Standing Strong, Maybe

At his press availability (transcript here) on June 24, Presidential Press Secretary Jay Carney explained his boss' approach to the deficit reduction talks as

we are confident that we can continue to seek common ground and that we will achieve a balanced approach to deficit reduction -- if we continue to seek common ground, rather. And we remain confident that we can get that done....

But we believe that we can move forward as long as no one in the talks takes a “my way or the highway” approach.

The previous day, House Speaker John Boehner had said "tax increases are off the table," including, apparently, elimination of tax loopholes for the oil industry and others whose profits have soared while the economy remains in the tank. And Eric Cantor and Jon Kyl quit the deficit reduction talks led by the Vice-President, withthe House Majority Leader whining "the Democrats insist that any deal must include tax increases."

Yes, whining. When federal tax revenues as a percentage of gross domestic product (graph, below, from the Federal Reserve Bank of St. Louis via Krugman) are at their lowest level in over half a century, it is whining. When Republicans are demanding approximately $4 trillion in spending cuts over ten years, it's whining. And when the top Republican in talks takes a hike (for whatever reason), it's whining.

The President's spokesman advocates "a balanced approach." He decries "a 'my way or the highway approach.'"

But over two months ago Barack Obama showed his hand when he called for a twelve-year cut of $4 trillion in the deficit. Republican administrations come, blow up the deficit, Republican administrations go- then deficits must be slashed in Democratic administrations, even when spending cuts will endanger an economy struggling to recover.

So which President will it be? The one who stands strong against 'my way or the highway'? Or the one who brags about spending cuts he achieves and proposes new ones?

Next: The answer, as if you don't already know it.

Friday, June 24, 2011

Keep 'Em Barefoot, Pregnant- And Ignorant

At the Games for Change Festival on Monday in New York City, Al Gore displayed dangerous radicalism, remarking

One of the things we could do about it is to change the technologies, to put out less of this pollution, to stabilize the population, and one of the principal ways of doing that is to empower and educate girls and women. You have to have ubiquitous availability of fertility management so women can choose how many children to have, the spacing of the children. You have to lift child-survival rates so that parents feel comfortable having small families. And most important, you have to educate girls and empower women. And that's the most powerful leveraging factor, and when that happens, then the population begins to stabilize and societies begin to make better choices and more balanced choices.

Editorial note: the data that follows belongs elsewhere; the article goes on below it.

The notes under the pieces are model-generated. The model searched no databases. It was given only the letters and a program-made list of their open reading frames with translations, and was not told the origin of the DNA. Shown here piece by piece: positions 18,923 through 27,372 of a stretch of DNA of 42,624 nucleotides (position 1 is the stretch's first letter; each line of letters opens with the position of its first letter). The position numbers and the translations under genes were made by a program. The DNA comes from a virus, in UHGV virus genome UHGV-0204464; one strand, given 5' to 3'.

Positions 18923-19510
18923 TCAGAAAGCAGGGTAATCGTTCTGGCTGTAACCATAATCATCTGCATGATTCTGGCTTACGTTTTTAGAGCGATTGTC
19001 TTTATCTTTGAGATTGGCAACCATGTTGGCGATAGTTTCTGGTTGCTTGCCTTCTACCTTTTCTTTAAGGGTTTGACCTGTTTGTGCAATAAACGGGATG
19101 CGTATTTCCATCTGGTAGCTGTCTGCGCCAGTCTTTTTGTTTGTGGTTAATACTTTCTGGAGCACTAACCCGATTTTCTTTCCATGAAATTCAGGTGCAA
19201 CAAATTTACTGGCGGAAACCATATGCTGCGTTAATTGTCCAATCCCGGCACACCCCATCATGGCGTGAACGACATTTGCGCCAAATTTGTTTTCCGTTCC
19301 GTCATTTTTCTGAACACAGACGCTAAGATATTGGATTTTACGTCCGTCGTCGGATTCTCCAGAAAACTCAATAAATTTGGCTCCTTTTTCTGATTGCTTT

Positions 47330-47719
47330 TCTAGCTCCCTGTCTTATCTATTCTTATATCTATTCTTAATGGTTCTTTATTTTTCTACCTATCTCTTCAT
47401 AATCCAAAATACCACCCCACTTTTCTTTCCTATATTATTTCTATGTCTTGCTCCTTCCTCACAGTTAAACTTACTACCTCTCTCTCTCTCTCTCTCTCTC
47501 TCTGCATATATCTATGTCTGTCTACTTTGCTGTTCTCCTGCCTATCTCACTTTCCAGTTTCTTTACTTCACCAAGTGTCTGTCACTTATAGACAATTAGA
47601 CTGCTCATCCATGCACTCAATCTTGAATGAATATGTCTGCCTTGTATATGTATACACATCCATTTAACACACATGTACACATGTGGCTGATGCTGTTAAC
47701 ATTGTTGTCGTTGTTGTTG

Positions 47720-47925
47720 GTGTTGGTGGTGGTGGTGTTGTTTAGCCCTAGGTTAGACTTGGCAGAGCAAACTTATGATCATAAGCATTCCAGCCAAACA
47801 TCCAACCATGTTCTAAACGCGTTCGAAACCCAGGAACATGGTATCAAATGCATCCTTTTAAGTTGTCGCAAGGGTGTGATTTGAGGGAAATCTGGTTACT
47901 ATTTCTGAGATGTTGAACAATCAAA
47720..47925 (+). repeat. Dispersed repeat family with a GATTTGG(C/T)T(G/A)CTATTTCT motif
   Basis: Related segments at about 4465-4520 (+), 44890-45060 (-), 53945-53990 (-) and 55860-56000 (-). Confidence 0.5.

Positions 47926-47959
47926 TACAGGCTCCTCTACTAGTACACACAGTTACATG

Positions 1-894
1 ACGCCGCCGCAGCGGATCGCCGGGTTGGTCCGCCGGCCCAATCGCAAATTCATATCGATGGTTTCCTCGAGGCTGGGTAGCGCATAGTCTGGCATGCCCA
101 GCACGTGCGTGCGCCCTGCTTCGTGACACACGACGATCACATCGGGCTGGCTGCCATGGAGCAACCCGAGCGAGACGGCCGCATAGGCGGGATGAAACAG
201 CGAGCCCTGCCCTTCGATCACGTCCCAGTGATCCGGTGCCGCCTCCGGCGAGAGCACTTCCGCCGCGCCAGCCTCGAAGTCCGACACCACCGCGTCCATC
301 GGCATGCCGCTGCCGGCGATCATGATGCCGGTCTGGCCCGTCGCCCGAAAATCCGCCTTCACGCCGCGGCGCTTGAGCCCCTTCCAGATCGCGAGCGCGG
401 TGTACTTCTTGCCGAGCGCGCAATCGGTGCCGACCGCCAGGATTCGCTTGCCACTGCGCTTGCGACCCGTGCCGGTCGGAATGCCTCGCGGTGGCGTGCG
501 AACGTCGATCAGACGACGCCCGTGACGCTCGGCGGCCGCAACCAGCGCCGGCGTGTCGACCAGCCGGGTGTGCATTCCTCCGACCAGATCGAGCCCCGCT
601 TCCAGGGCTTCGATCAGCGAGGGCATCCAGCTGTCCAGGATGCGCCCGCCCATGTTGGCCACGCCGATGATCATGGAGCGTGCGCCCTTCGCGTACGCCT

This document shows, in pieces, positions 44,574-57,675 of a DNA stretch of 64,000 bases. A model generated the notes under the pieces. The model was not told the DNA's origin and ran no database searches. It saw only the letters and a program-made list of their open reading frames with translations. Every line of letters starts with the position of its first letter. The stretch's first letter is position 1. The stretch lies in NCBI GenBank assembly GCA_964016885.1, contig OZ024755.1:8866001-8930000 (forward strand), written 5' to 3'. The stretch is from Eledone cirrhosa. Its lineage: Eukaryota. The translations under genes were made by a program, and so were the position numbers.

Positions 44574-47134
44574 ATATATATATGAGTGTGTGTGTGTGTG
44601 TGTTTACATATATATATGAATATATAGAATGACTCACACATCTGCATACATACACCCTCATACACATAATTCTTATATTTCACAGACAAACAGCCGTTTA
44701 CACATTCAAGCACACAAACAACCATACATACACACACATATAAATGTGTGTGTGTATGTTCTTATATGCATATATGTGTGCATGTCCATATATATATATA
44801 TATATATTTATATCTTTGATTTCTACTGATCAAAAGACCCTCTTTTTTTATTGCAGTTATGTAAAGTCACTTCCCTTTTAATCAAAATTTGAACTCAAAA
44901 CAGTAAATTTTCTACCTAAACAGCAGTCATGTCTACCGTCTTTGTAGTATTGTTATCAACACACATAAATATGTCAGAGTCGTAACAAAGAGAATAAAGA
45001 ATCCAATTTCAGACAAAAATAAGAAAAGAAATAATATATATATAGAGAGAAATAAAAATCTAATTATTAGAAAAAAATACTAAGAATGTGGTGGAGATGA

It must be dangerous radicalism because Rush Limbaugh remarked

"'You have to have ubiquitous availability of fertility management so women can choose how many children to have, the spacing of the children.'" He has acknowledged that he has no interest, no intention of controlling any sexual urges, so women better be prepared to deal with guys like him -- and they better be able to have access to abortion or what have you. There's much more to this. This is descent, folks, into inanity. Algore is doing Paul Ehrlich now: Overpopulation. The key is women. Women must be made to do the right thing, in order to save the planet.

Ignore the ad hominem attack upon Al Gore by a guy who himself appears to have enjoyed a sexual escapade or two. More critically, the guy just makes things up: "they better be able to have access to abortion or what have you." The tipoff that Gore never mentioned abortion would be the "or what have you." Limbaugh then claims Gore urged "women must be able to do the right thing, in order to save the planet."

What part of choice does Rush Limbaugh claim not to understand? The former Vice President mentioned "choose" or "choices" three (3) times and suggested that we "empower and educate girls and women" so that "the population begins to stabilize and societies begin to make better choices and more balanced choices." A radical idea, that.

Limbaugh calls "overpopulation" a "theorem that has been totally debunked.' As with everything he claims has been disproven, he does not tell us who and how his worldview has been confirmed. In this case, we know it's not the United Nations, which has noted that there were 1 billion people in 1804 and only 2 billion individuals 123 years later, in 1927. But 72 years later, in 1999, the world's population had tripled to 6 billion and is projected to reach 10 billion by 2100. Yes, it took approximately 7,000 years since Adam and Eve reportedly showed up for the world to reach 1 billion people- and fewer than 200 years for it to increase sixfold. No pattern there.